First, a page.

“The morbid, black and often erotic world of the witch” – it’s an ear-catching statement that appears on an early track on Secret Rites, the latest release from Cumbria-based The Heartwood Institute. For a moment, it feels as if the album is going to fully immerse itself in the dark arts, but a little investigation reveals that the voice running throughout the track is from the trailer of the film Witchcraft 70, an exploitation B-movie which claims to show black magic rites across the globe in such satanic hot-spots as New Orleans, Rio de Janeiro, California and, er, Southampton. The innocent ears of the listener can thus be protected by the knowledge that this is all a little bit tongue-in-cheek and we can enjoy the music and the textures of the sampled voices without worrying that we might end up sacrificing the pet cat to Satan and all his little wizards (which appears to be the case in the Witchcraft 70 trailer).
The Heartwood Institute itself is the work of Jonathan Sharp, whose day job is as a sound designer and composer of library music. It is perhaps no surprise that some of this work creeps into the after hours project and there are elements that share a common lineage to other producers of library music and hauntological work, such as Mordant Music and most of the Ghost Box label’s line-up. Secret Rites is not merely here to make up the numbers, though; it’s thoughtfully melodic and really well produced, full of clever little touches that pop up unexpectedly over multiple listens. The choice of samples also contribute towards the mood; Sharp goes beyond hexploitation movie trailers and gathers chants, spells and meditations on goddesses. These voices are always fully integrated into the music; they don’t feel like they have been welded onto the arrangement at the end of the process but were there throughout. Equally the plain instrumental versions might feel a little bare without them.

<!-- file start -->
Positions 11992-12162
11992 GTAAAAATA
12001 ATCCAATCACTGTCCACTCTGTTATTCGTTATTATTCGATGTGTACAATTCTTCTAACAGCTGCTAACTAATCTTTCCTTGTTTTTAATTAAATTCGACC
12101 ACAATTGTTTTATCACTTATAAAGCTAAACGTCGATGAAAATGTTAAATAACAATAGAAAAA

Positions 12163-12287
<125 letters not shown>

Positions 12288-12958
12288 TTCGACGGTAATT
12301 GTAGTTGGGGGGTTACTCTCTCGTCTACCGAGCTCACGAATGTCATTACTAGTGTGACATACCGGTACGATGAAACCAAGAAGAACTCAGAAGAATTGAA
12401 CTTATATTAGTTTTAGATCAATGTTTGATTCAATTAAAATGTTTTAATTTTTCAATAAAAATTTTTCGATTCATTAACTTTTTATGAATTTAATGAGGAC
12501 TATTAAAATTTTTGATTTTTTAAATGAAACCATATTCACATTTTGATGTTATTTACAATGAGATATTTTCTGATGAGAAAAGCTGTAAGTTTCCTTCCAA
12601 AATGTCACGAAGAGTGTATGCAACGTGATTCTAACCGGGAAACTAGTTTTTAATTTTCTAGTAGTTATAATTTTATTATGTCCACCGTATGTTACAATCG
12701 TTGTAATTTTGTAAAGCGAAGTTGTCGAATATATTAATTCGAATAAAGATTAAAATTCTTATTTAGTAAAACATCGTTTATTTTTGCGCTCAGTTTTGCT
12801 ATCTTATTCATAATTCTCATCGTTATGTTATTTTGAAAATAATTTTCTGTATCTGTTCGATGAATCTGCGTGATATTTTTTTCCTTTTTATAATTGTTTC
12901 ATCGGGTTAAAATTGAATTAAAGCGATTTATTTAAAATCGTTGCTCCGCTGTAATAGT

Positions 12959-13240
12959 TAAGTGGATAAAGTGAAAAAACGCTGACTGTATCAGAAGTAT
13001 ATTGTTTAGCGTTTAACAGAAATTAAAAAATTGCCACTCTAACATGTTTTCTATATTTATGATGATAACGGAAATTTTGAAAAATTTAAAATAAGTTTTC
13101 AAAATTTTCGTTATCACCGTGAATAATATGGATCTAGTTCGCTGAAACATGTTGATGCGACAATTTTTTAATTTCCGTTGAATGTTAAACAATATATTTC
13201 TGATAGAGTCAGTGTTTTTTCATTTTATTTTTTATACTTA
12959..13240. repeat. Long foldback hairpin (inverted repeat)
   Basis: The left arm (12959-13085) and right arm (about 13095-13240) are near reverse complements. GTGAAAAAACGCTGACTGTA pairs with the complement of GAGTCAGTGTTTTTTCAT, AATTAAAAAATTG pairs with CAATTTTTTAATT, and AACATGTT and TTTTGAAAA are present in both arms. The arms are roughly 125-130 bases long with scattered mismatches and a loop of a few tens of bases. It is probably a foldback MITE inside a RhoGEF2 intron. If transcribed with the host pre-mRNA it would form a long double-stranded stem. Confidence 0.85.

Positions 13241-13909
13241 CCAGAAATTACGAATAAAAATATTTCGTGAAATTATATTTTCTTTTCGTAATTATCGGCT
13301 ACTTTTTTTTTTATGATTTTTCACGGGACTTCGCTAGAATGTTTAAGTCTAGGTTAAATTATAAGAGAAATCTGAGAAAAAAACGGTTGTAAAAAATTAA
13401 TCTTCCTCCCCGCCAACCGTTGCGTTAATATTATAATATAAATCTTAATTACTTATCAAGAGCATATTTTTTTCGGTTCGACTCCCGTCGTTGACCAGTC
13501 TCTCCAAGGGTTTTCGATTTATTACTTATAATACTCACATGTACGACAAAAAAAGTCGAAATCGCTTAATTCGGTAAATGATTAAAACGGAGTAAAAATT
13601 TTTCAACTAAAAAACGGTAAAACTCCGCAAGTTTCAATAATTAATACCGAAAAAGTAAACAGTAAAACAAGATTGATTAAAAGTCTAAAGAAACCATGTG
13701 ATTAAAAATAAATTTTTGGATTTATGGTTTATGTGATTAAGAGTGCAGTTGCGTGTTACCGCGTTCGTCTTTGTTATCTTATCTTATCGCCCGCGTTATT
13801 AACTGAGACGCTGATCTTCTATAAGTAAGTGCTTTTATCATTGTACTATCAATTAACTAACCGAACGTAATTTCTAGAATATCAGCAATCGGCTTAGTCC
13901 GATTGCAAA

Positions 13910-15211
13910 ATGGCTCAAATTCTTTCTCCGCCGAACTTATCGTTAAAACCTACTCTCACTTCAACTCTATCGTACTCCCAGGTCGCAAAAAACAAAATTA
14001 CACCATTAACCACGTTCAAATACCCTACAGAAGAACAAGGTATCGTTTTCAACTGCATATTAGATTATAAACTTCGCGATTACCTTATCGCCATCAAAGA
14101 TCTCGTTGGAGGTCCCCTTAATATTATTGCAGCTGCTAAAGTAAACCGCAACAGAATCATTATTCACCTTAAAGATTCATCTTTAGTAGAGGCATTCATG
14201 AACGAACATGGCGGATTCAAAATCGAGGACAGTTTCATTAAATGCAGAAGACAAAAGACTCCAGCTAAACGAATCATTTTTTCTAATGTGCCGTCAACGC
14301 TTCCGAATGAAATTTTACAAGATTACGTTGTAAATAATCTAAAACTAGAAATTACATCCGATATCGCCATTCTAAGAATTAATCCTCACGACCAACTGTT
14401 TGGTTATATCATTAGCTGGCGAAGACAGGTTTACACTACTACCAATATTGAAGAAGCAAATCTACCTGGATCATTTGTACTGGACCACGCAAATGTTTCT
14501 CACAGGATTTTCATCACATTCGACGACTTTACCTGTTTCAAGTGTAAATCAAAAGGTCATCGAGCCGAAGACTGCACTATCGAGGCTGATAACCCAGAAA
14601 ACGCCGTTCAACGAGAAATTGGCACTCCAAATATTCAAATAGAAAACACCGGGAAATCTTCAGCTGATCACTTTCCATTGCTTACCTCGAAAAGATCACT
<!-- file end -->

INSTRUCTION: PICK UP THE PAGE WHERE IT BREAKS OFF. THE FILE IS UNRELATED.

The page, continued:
This is arguably the most complete, and fully realised work from The Heartwood Institute to date; there are tunes a-plenty in the grooves and the mood is cohesive and consistent, right up to the closing statement from (presumably) a witchcraft survivor: “I’m never going back again”. It’s not a phrase you would associate when listening to the album – you’ll want to revisit the work on a regular basis. Just make sure the cat is out of the way before succumbing to its persuasive charms.